I was considering what it was about that weird political letter that made me put in the effort to blog it. I think it’s two things, really. The first is that we are increasingly surrounded by the mass produced and mechanically produced, and I find amateur, hand-made things more and more appealing. Of course, even a hundred years ago, people lived their lives surrounded by mass-produced stuff, but as technology improves, more and more things can be done by machines. It’s now rare to see a hand-painted shop sign, for example. Concert flyers, fanzines, even posters about lost cats, have usually been run up on someone’s computer, and have the generic similarity that comes from everyone having the same few typefaces and little idea about how best to use them.
It may seem slightly odd to be talking about the handmade in the context of a letter which is typewritten, photocopied, and stapled together, but I guess ‘hand made’ is sort of relative: each technology looks laborious and hands-on in the light of the next one. Hell, even things from the first generation of home printing look that way: I got a flash of nostalgia the other day because there was a sign in the optician’s window printed in Algerian.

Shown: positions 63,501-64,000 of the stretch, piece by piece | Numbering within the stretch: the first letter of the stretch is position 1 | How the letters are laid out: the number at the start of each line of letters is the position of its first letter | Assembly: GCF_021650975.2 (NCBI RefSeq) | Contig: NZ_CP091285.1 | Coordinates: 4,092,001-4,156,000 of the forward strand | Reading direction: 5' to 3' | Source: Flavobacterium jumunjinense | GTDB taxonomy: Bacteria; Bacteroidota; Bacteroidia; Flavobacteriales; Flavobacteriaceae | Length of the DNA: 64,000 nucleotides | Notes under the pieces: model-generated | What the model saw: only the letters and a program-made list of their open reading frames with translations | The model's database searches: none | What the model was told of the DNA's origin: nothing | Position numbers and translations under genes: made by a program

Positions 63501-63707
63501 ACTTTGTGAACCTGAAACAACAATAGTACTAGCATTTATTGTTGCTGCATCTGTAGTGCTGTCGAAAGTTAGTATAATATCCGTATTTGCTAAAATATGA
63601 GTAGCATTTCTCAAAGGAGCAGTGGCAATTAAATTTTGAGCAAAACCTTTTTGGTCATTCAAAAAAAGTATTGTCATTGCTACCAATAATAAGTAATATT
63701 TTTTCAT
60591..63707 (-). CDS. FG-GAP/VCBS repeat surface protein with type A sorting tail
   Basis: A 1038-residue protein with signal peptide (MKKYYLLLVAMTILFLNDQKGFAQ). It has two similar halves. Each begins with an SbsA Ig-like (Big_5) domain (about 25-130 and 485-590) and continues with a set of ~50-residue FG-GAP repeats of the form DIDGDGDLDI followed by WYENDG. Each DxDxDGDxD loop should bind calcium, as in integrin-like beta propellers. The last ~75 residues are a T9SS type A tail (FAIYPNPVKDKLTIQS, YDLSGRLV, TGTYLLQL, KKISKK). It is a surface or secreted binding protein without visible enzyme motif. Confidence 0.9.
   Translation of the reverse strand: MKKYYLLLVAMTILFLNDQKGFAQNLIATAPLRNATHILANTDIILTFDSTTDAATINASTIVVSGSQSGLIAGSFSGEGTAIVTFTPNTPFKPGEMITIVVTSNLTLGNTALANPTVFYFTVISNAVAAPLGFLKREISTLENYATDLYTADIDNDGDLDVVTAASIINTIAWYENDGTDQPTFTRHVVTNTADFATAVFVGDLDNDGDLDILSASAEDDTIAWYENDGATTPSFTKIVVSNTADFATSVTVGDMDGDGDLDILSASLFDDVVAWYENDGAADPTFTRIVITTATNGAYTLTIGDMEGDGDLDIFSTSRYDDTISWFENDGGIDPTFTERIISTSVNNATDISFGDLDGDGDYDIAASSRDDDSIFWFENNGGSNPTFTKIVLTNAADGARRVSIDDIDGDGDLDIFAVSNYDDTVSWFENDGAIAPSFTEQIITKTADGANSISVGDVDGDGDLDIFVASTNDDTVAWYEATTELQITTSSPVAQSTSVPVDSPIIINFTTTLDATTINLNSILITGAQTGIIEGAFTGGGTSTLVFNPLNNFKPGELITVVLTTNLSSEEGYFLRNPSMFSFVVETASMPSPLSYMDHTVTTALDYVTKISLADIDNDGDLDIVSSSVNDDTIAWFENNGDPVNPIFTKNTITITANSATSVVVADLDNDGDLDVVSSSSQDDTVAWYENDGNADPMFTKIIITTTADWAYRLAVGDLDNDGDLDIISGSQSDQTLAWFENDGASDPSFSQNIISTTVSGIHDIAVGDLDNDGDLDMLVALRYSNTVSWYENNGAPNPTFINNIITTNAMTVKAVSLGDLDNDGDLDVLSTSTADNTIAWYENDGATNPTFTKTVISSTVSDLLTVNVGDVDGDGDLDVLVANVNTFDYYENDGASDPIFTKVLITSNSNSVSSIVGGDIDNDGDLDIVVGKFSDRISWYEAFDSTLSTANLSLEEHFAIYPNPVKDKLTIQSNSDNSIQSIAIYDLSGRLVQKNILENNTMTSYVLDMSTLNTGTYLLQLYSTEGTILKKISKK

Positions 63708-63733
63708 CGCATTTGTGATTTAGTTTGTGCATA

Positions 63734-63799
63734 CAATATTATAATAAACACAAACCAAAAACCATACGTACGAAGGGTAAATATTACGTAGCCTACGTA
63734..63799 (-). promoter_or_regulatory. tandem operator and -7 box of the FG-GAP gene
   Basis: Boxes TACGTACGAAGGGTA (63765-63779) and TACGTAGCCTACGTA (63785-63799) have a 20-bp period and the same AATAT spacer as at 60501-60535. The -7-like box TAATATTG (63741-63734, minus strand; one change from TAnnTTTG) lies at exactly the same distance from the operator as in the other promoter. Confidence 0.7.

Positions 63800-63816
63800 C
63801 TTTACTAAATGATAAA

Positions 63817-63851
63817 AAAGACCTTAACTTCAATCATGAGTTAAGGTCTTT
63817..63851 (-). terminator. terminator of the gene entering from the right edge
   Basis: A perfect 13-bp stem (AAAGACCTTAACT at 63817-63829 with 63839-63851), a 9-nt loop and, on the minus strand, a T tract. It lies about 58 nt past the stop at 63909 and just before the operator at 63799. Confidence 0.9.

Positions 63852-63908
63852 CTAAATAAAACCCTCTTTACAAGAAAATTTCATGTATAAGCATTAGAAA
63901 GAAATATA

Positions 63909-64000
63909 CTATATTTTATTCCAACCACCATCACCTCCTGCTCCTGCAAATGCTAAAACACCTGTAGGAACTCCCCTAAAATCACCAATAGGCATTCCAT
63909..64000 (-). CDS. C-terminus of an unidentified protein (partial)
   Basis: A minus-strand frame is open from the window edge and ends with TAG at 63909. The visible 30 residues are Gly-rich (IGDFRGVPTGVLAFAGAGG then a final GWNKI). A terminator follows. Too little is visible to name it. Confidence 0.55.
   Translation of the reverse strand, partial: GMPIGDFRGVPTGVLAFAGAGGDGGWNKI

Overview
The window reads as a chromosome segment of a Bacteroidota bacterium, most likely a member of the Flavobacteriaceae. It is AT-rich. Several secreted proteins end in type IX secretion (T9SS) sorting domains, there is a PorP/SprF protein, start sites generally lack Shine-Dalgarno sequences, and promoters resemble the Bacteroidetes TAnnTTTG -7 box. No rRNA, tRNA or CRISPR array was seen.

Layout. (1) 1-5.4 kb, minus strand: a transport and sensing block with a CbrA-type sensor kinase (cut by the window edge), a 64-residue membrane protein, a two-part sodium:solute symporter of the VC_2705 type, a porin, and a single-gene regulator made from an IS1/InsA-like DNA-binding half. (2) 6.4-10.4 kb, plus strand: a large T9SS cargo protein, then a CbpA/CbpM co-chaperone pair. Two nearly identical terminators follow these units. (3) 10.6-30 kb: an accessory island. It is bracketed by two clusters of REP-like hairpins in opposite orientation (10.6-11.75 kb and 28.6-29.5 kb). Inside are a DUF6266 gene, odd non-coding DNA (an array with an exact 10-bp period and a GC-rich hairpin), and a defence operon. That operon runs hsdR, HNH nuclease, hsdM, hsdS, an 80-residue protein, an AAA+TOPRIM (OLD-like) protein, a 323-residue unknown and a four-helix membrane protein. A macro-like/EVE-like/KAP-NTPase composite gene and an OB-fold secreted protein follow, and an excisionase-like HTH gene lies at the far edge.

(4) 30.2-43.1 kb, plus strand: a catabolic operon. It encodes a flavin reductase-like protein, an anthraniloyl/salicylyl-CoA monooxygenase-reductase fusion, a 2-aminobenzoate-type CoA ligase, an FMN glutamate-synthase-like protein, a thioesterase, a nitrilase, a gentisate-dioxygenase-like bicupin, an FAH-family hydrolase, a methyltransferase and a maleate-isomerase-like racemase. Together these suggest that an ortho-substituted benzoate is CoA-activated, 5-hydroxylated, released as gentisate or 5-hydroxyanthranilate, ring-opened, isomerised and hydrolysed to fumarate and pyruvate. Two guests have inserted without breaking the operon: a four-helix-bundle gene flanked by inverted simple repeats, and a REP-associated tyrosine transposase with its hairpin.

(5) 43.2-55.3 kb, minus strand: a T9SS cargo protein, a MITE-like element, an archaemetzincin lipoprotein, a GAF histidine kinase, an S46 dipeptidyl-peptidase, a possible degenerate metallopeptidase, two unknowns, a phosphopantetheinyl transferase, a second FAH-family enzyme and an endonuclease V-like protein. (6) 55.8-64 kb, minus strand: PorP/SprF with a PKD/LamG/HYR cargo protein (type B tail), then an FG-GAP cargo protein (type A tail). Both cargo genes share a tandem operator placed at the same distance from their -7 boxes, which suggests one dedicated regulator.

The other thing about the letter which caught my attention, I think, was that slight whiff of paranoia to it. I think there’s an incredible pathos to these public displays of paranoia, not least because they are often superficially quite funny, like the killed by freemasons guy, or the graffiti that appeared at Charing Cross reading
ARE THEY Putting
Nanotechnology in your
Food & Water?
STOP THEM EXPERIMENTING
I once stumbled on an internet discussion forum for people who believed they were being spied on by the US government: it was about the saddest thing I’ve ever read, but the sheer bizarreness of the delusions just seemed to be crying out to be made a joke of.
My letter-writer isn’t quite so clearly suffering from paranoid delusions as those cases, but still, distributing anonymous political tracts by hand, asking people to pass them on, to write to the queen and ask her to dissolve the political system as the last chance to save the country: I’m pretty sure that inside this person’s head is not a happy place.